Saturday, 30 January 2016

The effect of Price inelasticity on demand to Businesses and Investors

Investment and price inelasticity 
Price inelasticity is very beneficial for businesses and offers firms greater flexibility with price whilst the percentage change in demand it elicits remains more or less the same. For price inelastic goods or services, a percentage change in quantity demanded is minimal with respect to a percentage change in price. A 10% increase in price for instance would lead to a 5% increase in demand. This has great implication for businesses and affects demand and total revenue in two ways: If prices for inelastic goods are lowered, the quantity demanded wouldn’t offset the decrease in price. This would result to less revenue. The firm would then run at a loss and should not really reduce the price of its good. On the other hand, if prices for inelastic goods are increased; although it would lead to a small decrease in quantity demanded, the total revenue will increase.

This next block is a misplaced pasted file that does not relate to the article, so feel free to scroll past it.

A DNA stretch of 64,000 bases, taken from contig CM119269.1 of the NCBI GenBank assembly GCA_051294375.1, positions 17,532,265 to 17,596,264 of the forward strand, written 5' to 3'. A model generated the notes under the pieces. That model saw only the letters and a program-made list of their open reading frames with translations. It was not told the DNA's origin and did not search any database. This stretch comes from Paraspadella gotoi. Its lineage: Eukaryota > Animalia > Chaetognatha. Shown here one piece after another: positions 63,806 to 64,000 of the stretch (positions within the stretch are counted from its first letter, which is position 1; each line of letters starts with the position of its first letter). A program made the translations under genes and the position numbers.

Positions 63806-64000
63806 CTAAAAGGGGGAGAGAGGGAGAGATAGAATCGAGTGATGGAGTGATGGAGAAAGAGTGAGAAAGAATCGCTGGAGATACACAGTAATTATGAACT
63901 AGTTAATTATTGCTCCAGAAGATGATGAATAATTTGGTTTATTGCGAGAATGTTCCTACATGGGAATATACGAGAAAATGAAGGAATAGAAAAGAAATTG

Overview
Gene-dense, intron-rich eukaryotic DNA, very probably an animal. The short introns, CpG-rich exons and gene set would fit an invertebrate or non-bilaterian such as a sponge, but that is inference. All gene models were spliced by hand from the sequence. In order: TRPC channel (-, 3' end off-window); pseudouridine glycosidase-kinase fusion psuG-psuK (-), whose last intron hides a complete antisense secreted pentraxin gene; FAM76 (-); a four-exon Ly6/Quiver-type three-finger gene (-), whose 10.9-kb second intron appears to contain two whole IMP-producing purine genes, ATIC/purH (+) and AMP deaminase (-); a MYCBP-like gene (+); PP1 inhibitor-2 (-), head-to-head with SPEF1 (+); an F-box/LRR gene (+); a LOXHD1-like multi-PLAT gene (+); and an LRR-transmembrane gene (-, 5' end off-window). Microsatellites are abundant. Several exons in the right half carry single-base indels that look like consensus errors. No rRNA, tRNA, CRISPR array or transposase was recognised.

This means that firms that deal in inelastic goods or services can increase prices, sell a little less but make higher revenue. Therefore, businesses who deal in goods that are price inelastic are better equipped for profit maximization and also more protected against downturns. Price inelasticity, therefore, shows that customers and in extension demands are more tolerant to price changes. Thus, firms that deal in inelastic goods or services can transfer extra cost of production to their customers without adversely affecting the demand. So, price inelasticity gives a better edge at setting up or establishing pricing strategies.

Price inelasticity usually occurs with products that have less close substitutes which means fewer options for customers. Such goods tend to be necessity that people can’t do without. To be able to enhance pricing flexibility and profit maximization, firms can strive to create or deal in more customized or distinctive goods or services. Sophisticated brands or more comfy items also possess greater inelasticity. Thus, many companies that sell distinct, luxury goods make great profit. Firms that deal in more ordinary products, typically, need to reduce price and sell at competitive rates to gain more edge over competing brands.

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